The biggest problem with making judgements about everyone else is that we start to do it to ourselves. My kid is having a meltdown in the store because I said she couldn’t have a candy bar. I SWEAR we use perfectly appropriate discipline techniques at home, but she missed her nap today, it’s the day after Halloween, and her brother got to eat a candy bar yesterday. Oh, and she’s two years old (which, seriously, is a reason to tantrum all on its own). I’m mortified as my child lies on the floor, screaming that she wants a Snickers, and even though I know I’m doing the best I can, I KNOW that other people are judging me … because I judged someone else in this situation a week ago.
Cue the negative self-talk: clearly I AM a bad mom and have no businesses being out in public with this tiny terrorist. Then, instead of calmly dealing with irrational toddler, I yell at her, drag her to the car, and spend the next 15 minutes crying about how I’m losing control of my life, because of the disapproval I am SURE is being silently flung in my direction.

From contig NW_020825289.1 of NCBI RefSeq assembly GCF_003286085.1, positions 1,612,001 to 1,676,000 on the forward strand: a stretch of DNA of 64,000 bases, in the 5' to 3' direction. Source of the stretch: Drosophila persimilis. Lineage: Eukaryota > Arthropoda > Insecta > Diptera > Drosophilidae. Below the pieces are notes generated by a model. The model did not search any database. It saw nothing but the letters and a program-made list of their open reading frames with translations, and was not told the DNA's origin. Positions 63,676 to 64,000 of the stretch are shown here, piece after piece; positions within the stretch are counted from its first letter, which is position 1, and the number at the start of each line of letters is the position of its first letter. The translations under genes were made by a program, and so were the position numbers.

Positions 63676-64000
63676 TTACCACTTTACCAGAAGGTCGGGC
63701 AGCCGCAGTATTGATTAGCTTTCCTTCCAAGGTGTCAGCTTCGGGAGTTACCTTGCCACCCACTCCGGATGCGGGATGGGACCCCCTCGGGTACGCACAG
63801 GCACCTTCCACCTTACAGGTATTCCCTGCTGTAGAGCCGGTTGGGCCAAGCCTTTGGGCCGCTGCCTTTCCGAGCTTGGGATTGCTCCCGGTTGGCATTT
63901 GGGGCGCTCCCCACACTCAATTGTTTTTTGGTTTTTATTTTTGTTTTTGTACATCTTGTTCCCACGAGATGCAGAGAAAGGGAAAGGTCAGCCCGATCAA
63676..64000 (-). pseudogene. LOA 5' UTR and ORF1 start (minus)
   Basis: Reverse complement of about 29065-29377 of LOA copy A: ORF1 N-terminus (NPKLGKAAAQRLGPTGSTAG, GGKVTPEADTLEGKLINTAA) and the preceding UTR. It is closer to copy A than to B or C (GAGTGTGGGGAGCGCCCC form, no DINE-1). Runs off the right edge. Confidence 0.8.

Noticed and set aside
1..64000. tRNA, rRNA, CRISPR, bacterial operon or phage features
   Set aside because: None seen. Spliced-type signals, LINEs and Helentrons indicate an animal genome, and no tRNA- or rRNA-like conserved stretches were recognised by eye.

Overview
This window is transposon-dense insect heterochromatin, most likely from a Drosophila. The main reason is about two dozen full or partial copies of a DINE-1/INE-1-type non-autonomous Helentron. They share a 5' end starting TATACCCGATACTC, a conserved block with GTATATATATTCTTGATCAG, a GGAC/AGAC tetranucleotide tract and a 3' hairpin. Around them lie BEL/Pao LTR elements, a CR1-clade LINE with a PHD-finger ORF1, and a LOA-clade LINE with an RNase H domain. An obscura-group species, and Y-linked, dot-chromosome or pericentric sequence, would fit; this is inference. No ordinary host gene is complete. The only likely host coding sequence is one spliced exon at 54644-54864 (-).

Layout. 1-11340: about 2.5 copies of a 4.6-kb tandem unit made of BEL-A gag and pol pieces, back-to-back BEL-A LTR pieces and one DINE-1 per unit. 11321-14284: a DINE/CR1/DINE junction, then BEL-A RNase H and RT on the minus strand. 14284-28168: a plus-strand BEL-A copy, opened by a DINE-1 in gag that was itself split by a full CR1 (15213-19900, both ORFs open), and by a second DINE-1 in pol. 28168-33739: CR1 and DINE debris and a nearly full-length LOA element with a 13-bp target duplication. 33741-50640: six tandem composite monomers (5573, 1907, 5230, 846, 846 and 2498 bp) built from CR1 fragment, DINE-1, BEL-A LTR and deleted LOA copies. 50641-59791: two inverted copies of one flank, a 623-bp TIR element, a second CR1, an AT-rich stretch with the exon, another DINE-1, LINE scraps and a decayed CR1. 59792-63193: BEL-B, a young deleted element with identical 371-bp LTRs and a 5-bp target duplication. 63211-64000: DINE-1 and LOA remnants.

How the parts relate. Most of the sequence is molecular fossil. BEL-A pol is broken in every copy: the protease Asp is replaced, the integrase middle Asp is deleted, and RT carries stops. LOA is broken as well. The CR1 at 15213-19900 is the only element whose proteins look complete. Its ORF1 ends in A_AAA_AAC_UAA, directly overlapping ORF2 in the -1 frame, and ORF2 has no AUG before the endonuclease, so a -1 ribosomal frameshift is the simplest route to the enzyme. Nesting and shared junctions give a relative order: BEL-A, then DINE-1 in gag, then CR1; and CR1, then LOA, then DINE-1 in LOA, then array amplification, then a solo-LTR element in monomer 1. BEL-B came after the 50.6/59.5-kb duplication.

The constant feeling of judgement (whether perceived or real) also has an unintended consequence of isolating us. If I vent to someone about how tired I am and their reply is, “You should enjoy every moment! Some people can’t have kids!”, do you think I’m going to confide ANYTHING to them again? If another mother shares in a group that she’s at her wit’s end and just needs validation, but all she hears is advice for things she should try in order to fix herself or her baby, do you think she’s going to share next time she needs support? When parents struggle to balance work and childcare, yet are told “If you couldn’t take care of your kids, you shouldn’t have had them,” we all internalize this belief that we need to be taking care of our children alone, yet constantly at the mercy of everyone else’s watchful eye.